In the main, Hayek favored rules that apply equally to all and located such rules in tradition, beyond conscious construction. This led Hayek to attack Keynes’s immoralism, i.e., the position that one should be free to choose how to lead one’s life irrespective of the informal institutions in place. However, it is argued here that immoralism may be compatible with Hayek’s enterprise since Hayek misinterpreted Keynes, who did not advocate the dissolving of all informal rules for everybody. By avoiding this misinterpretation, immoralism can be seen as institutional experimentation at the margin, which Hayek himself favored.
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See also Hayek (1973, p. 50) and Locke (1988, p. 284): “But freedom of men under government is to have a standing rule to live by, common to every one of that society, and made by the legislative power erected in it” [italics added]. Cf. Buchanan and Congleton (1998) who, inspired by Hayek, present an extended argument in favor of a generality principle in politics.
It is somewhat unfortunate that North uses the term “devised”, as it might be taken to imply conscious construction only. However, the term should be interpreted in a wider sense, as North (1990, p. 4; 1991) clarifies that institutions can indeed evolve. He can be taken to use the term to stress that rules, in his view, do not have extra-human origins—they are either constructed consciously or they emerge in evolutionary processes, but they are always the result of human action.
This dichotomy between spontaneous and made orders and an assessment of their respective characteristics is a recurring theme in Hayek’s works: see, e.g., Hayek (1948; 1952b, chaps. 8, 9; 1960, chap. 4; 1967, chaps. 5–7; 1978, chap. 1; 1988, chaps. 1–5). For surveys of theories of spontaneous order, see Barry (1982) and Sugden (1989).
Hayek (1952a) outlines a cognitive theory according to which the human brain cannot explain itself or phenomena more complex than itself. This makes it impossible for man to know much about complex social matters, such as to how to successfully design institutions. Hayek began stressing man’s knowledge problem in the economic context (see, e.g., Hayek 1937, 1945). For further analysis, see Vanberg (1994b), van den Hauwe (1998), Steele (2002), Caldwell (2004), and Butos and Koppl (2006).
See Hayek (1978, chap. 2).
See Hayek (1978, chap. 9).
The Keynes quote is from Keynes (1949, p. 97)—note that “experience and self-control” from the original text has been added to Hayek‘s rendering of the quote. A similar critique of Keynes as in the quote is also presented in, e.g., Hayek (1960, p. 159; 1973, pp. 25–26; 1978, p. 16; 1984, pp. 320–321; 1988, pp. 57–58).
See, e.g., Friedman (1962, pp. 25–27), Brennan and Buchanan (1985, chap. 1), Buchanan (1990), and van den Hauwe (1998, p. 96 ff). Hayek (1976, p. 36) affirms this way of looking at things when he says that (formal) rules “protect ascertainable domains within which each individual is free to act as he chooses”.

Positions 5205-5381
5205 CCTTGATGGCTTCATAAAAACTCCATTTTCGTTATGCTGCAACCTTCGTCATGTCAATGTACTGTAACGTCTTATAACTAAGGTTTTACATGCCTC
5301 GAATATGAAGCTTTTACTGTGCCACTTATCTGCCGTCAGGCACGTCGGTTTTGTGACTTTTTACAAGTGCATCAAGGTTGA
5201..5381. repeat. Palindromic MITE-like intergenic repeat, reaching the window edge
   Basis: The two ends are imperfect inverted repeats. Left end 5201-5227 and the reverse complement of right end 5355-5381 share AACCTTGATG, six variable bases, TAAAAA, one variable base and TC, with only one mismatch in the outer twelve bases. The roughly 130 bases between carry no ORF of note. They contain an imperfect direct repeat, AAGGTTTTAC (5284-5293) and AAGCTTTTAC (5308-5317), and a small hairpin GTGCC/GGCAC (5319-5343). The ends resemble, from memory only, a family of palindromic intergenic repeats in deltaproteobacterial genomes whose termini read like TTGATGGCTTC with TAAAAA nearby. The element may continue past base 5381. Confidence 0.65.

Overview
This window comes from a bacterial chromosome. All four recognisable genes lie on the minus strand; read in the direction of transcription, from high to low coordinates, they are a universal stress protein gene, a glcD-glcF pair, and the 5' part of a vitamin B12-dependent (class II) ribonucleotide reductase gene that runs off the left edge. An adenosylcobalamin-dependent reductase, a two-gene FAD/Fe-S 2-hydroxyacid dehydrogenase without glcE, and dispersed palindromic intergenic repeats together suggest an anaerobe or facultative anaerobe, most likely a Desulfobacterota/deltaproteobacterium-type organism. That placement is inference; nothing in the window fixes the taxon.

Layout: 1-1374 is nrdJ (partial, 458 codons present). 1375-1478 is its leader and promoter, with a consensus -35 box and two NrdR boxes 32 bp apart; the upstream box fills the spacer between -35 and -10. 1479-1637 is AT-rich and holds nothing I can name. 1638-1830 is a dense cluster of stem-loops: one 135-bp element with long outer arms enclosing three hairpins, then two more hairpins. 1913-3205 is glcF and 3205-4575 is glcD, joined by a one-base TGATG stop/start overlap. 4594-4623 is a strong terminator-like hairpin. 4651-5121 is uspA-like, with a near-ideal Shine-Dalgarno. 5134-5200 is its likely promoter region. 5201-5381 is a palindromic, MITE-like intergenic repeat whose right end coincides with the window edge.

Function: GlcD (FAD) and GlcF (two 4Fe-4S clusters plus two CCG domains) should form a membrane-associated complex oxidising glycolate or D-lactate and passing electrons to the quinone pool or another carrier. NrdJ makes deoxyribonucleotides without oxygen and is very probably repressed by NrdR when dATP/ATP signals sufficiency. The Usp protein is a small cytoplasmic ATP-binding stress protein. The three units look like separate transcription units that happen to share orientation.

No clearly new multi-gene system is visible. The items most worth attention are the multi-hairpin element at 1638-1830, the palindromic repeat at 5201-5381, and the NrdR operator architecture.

Cf. Hayek (1960, p. 70): “None of these conclusions are arguments against the use of reason, but only arguments against such uses as require any exclusive and coercive powers of government; not arguments against experimentation, but arguments against all exclusive, monopolistic power to experiment in a particular field—power which brooks no alternative and which lays a claim to the possession of superior wisdom—and against the consequent preclusion of solutions better than the ones to which those in power have committed themselves” and Hayek (1978, pp. 148–149): “As in the intellectual so in the material sphere, competition is the most effective discovery procedure which will lead to the finding of better ways for the pursuit of human aims. Only when a great many different ways of doing things can be tried will there exist such a variety of individual experience, knowledge, and skills, that a continuous selection of the most successful will lead to steady improvement.” See also Hayek (1960, pp. 365, 406–407).
Hayek argues that synthetic systems of morals (especially act-utilitarianism) will fail to achieve their own goals, as such achievement presupposes knowledge that does not exist. But since Hayek does not agree with these goals, this should perhaps not concern him in itself. What Hayek (1948, p. 19, 25; 1960, pp. 64–65; 1973, chap. 1) does worry about is that attempts to implement systems of this kind will counteract his goal of liberty and, in fact, destroy the spontaneous order characterized by general and abstract rules.
In addition to the long quote above, an example of this “corner-solution” mindset can be found in Hayek (1952b, chaps. 8–9). De Vlieghere (1994) roots Hayek’s negative attitude towards piecemeal social engineering in the extreme view that a reformer has to have complete knowledge in order to be entrusted with institutional reforms.
The large body of empirical research in institutional economics, constitutional economics and public choice/political economics illustrates the plausibility of this intermediate position: some consequences of alternative rules can be ascertained in at least a probabilistic or tentative manner.